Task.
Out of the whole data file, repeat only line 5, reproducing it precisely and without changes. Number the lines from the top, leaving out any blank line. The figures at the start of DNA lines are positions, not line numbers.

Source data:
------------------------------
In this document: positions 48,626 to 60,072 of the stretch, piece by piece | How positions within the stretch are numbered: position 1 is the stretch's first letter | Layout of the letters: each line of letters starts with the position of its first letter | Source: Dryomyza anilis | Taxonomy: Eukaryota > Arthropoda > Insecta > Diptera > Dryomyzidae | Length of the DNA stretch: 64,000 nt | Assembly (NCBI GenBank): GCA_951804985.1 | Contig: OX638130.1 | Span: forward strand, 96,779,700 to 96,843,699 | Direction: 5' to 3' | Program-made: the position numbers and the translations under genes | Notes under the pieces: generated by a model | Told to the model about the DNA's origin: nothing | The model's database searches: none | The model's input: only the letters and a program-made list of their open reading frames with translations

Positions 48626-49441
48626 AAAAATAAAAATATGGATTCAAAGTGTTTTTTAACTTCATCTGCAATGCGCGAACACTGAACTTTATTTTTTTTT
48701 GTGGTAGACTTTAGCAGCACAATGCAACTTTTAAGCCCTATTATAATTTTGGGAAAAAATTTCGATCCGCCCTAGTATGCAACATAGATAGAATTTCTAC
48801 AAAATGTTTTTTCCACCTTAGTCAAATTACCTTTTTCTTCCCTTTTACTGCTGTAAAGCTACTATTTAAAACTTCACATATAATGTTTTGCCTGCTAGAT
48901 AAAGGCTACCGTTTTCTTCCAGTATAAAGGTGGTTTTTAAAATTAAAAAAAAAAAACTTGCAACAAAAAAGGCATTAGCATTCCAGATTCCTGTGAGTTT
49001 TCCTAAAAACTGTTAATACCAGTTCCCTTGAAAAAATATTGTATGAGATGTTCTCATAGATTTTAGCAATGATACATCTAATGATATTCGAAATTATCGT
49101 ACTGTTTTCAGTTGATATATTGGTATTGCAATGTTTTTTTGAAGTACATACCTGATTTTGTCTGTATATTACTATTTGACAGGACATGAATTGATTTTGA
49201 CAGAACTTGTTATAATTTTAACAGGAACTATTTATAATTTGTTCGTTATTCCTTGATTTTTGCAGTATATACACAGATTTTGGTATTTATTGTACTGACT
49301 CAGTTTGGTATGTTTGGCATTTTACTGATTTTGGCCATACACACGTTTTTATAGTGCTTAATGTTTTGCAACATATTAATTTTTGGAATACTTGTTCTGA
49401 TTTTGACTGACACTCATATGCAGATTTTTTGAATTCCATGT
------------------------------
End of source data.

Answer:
48801 AAAATGTTTTTTCCACCTTAGTCAAATTACCTTTTTCTTCCCTTTTACTGCTGTAAAGCTACTATTTAAAACTTCACATATAATGTTTTGCCTGCTAGAT